Flotation Walls

I didn't make it to Goodale Park on Sunday, so Saturday capped off my ComFest experience for 2009. It's hard to focus on the music at an event where somebody died, but I wasn't aware of Bryan Barbin's stabbing until after Saturday's music had wrapped up, so my memories aren't tainted by tragedy. I'll do my best to conjure them up as I recall my six favorite Saturday sets.

Flotation Walls

I didn't make it to Goodale Park on Sunday, so Saturday capped off my ComFest experience for 2009. It's hard to focus on the music at an event where somebody died, but I wasn't aware of Bryan Barbin's stabbing until after Saturday's music had wrapped up, so my memories aren't tainted by tragedy. I'll do my best to conjure them up as I recall my six favorite Saturday sets.

(6) Short Stop Youth Center This is what ComFest is supposed to be about, right? Justin Riley (Super Desserts, Bird and Flower) curated this performance of pop classics by his music students from Short Stop Youth Center in the Short North. One kid even performed a song she wrote on vocals and guitar, backed by a full band comprised by her buddies. Warm fuzzies for everyone — and I even continued to enjoy myself after falling flat on my face during Short Stop's show.

Bum Wealthy

(5) Bum Wealthy Music critics are supposed to go beyond good vs. bad and dig into the "why?" of the matter. So why do I like Bum Wealthy so much more than I usually enjoy jammy, horn-infected barbecue rock? Like I said in last year's feature, "Bum Wealthy succeeds where many similar acts fail: They build on the foundation of solid songwriting, and they show some restraint." They were doing it Saturday up until I left to see...

Ginger Fetus, Stage 1

Ginger Fetus, Stage 2

(4) Ginger Fetus For sheer weirdness, nobody matched John Also Bennett's solo set Saturday at the Off-Ramp Stage. After watching Bennett's former Starving Goliath bandmate Garth Harrison Shack run through a set of acoustic ditties influenced by the likes of Incubus and Radiohead, it was rather striking to see Bennett up there covered in tentacles and fake blood, wringing "outsider blues" out of guitar strings that sounded charred by the fires of hell. OK, that would have been striking even without the contrast to Shack. Musically, it wasn't my favorite part of the day, but I applaud anybody who defies expectations in what's usually a pretty straightforward music lineup.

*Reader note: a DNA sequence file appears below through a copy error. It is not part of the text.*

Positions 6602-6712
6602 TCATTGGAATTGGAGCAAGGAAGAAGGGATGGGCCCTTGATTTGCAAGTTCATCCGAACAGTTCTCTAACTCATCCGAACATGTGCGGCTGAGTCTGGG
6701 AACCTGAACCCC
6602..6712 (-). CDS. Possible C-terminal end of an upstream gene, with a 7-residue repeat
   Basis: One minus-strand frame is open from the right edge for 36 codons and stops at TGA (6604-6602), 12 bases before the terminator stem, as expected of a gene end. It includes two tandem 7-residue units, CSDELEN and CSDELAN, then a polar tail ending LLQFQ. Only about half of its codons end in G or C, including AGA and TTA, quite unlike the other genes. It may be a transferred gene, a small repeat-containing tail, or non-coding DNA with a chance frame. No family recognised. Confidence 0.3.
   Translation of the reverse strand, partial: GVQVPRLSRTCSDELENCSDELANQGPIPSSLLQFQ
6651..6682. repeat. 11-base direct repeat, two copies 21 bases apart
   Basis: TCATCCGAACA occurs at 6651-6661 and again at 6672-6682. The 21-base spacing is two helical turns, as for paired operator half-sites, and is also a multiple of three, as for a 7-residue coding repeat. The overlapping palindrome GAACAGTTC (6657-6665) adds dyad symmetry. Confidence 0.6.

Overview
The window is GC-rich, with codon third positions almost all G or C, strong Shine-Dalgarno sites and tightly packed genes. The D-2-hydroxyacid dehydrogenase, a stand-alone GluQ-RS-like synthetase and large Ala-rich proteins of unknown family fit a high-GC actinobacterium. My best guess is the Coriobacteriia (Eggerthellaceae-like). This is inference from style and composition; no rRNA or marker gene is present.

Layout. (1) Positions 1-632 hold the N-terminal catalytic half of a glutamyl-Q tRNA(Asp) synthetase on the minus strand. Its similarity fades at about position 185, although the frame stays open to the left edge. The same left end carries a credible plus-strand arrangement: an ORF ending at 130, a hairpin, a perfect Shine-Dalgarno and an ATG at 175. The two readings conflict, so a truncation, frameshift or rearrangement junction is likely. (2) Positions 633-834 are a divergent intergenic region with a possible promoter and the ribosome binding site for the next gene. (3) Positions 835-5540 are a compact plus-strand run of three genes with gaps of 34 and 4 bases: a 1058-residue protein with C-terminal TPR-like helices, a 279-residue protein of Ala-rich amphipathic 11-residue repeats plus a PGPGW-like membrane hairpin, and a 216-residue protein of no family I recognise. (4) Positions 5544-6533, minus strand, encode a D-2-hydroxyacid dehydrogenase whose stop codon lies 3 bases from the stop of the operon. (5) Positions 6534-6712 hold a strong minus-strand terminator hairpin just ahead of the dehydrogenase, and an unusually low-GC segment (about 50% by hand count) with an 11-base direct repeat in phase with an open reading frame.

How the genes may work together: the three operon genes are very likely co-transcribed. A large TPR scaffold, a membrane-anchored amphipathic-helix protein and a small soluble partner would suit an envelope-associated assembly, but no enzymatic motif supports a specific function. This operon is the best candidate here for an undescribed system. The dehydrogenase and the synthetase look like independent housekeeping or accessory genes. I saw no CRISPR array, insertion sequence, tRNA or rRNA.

Bookmobile

The Kyle Sowashes

The Receiver

(3) All Sean Gardner all the time Two of Sean Gardner's primary songwriting projects (Melty Melty, Winter Makes Sailors) didn't even play Saturday, but that didn't keep Gardner from appearing three times on the Off-Ramp Stage. First he rocked keyboards and tambourine for The Kyle Sowashes. Then he moved his keyboard to center stage and handled lead vocals for Bookmobile. A few hours later, he returned to augment The Receiver's set with guitar and even more keyboard action. The man was an unstoppable force, one of Columbus' most busiest talents being prolific as usual. (All those bands were in top form, by the way.)

Envelope

Jacoti Sommes with Envelope

(2) Envelope The Clintonville-bred MC was building something special when the plug was pulled on his headlining set at the Live Arts stage. I can only imagine what would have gone down had Tony Collinger and friends been able to perform the second half of their show. What we did see was a solid mix of new material and classic 'Lope buoyed by a sly video slideshow and rambunctious dancing/keyboard duties by Hugs and Kisses' Jacoti Sommes. I know ComFest was complying with city regulations when they cut the set short, but they could have at least shown Envelope (and the massive crowd at the Live Arts stage) enough grace to let him finish the abbreviated two-song conclusion he launched after hearing he would have to wrap up early.

Flotation Walls

(1) Flotation Walls It's taken Carlos Avendaño many years to release a Flotation Walls album, but now that Nature has seen the light of day and a consistent core band has found its footing, the future looks bright yellow. There was a lot of great music Saturday, but Avendaño's artful epics were a cut above. Of course, let's not discount the contributions of Zak Moses, Ryan Stolte-Sawa and especially the substitute drummer, who handled Luke Brevoort's intricate percussion parts with flair. By the time "Willis the Fireman" was through, that tent could well have been a stadium.